Patent application title: System and Method for Task-Based Training Assignment for Training on Clinical Trials
Alden Meier (Woodland Hills, CA, US)
IPC8 Class: AG09B1900FI
Class name: Education and demonstration occupation
Publication date: 2013-12-05
Patent application number: 20130323696
The invention provides a method and system for efficiently apportioning,
delivering and monitoring training to clinical trial participants. The
invention ensures that each person participating in a given clinical
trial receives only the training that they actually need in order to
perform their assigned tasks on the trial. The invention reduces the
amount of unnecessary training typically taken by staff working on a
clinical trial, accelerates the startup of the trial and ensures that
staff receives the necessary training for the specific tasks they are
performing on the trial.
1. A method of training clinical trial participants specifically for the
tasks assigned to be performed in a clinical trial, said method employing
at least one computing device equipped with a CPU and audio-visual
display functionality, said method comprising the steps of: creating
tasks; adding tasks appropriate for clinical trial; creating training
curriculum and module metadata for the clinical trial; associating
training modules to the tasks for the clinical trial; notifying Principal
Investigator to create training profiles; creating training profile for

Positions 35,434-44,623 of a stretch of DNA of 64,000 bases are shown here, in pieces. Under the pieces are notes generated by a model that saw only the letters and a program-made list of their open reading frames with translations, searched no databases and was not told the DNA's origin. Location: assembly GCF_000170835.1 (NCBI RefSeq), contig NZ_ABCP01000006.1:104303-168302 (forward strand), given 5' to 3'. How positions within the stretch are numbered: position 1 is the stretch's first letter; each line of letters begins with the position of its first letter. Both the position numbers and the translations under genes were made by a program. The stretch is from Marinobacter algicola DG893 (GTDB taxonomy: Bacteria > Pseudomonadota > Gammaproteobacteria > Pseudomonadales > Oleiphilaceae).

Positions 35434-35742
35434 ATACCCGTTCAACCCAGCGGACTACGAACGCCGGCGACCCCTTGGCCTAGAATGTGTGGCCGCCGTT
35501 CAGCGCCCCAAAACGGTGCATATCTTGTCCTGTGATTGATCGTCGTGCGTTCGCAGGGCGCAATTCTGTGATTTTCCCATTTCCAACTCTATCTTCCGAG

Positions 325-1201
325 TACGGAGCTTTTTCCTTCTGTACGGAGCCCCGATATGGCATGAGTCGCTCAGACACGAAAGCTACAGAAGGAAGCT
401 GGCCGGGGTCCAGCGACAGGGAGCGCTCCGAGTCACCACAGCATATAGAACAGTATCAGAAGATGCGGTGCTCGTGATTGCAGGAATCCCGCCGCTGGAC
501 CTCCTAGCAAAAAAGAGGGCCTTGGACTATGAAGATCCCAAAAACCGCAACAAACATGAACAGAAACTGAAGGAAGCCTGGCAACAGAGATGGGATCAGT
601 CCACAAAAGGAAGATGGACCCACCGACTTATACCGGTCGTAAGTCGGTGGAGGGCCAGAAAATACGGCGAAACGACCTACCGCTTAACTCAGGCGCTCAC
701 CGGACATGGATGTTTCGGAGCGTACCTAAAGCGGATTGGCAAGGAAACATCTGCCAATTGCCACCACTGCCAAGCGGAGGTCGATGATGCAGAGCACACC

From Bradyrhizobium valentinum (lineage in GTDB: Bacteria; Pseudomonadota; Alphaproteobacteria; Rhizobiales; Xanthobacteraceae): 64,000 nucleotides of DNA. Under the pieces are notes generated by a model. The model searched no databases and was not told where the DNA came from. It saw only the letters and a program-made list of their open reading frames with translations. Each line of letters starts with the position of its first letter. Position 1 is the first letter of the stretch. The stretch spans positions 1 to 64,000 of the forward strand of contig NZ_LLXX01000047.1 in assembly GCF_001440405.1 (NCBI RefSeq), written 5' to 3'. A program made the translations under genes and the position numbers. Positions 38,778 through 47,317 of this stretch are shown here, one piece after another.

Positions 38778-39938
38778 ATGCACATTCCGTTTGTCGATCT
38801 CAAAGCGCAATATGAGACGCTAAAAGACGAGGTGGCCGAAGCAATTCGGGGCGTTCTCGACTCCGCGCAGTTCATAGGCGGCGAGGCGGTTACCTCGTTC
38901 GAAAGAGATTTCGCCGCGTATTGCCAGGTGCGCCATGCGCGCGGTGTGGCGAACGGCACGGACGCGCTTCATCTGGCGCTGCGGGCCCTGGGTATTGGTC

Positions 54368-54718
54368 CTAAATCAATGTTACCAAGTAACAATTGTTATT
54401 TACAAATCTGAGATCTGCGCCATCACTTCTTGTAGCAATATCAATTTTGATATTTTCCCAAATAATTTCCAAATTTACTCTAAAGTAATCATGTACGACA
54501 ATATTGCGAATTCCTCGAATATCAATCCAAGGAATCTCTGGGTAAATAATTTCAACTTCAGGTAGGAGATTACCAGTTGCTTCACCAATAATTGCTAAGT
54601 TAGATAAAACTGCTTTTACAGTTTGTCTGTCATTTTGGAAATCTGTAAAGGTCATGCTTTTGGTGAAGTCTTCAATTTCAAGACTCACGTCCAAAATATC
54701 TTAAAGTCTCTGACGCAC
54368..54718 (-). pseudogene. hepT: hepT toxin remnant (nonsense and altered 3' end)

users at site; notifying user that training is available; recording
delivery and completion of required training; and updating user training
2. A method as in claim 1, further including the steps of: updating training requirements; and updating user training profiles.
3. A method as in claim 1 wherein the step of associating training modules to the tasks for the clinical trial is performed by a computing device programmed with instructions to sort metatags associated with said training modules and said tasks.
 This application, attorney docket TRI010, is related to and claims priority from provisional application 61/654,915, of the same title and by the same inventor, filed Jun. 3, 2012, the entirety of which is incorporated by reference as if fully set forth herein.
FIELD OF USE
 The invention is useful in the field of preparing for and running clinical trials, and in particular in optimizing training of personnel involved in conducting clinical trials.
 Biomedical or health-related clinical trials require qualified and trained site personnel that perform the various tasks required to successfully conduct the trial. Sponsor organizations, along with the principal investigators at individual sites are responsible for ensuring that all personnel who participate in clinical trials have the necessary qualifications and have been adequately trained for the specific duties that they will perform during the trial. This training includes general training that is required for all clinical trials such as Good Clinical Practices and protocol specific training that is unique to each trial.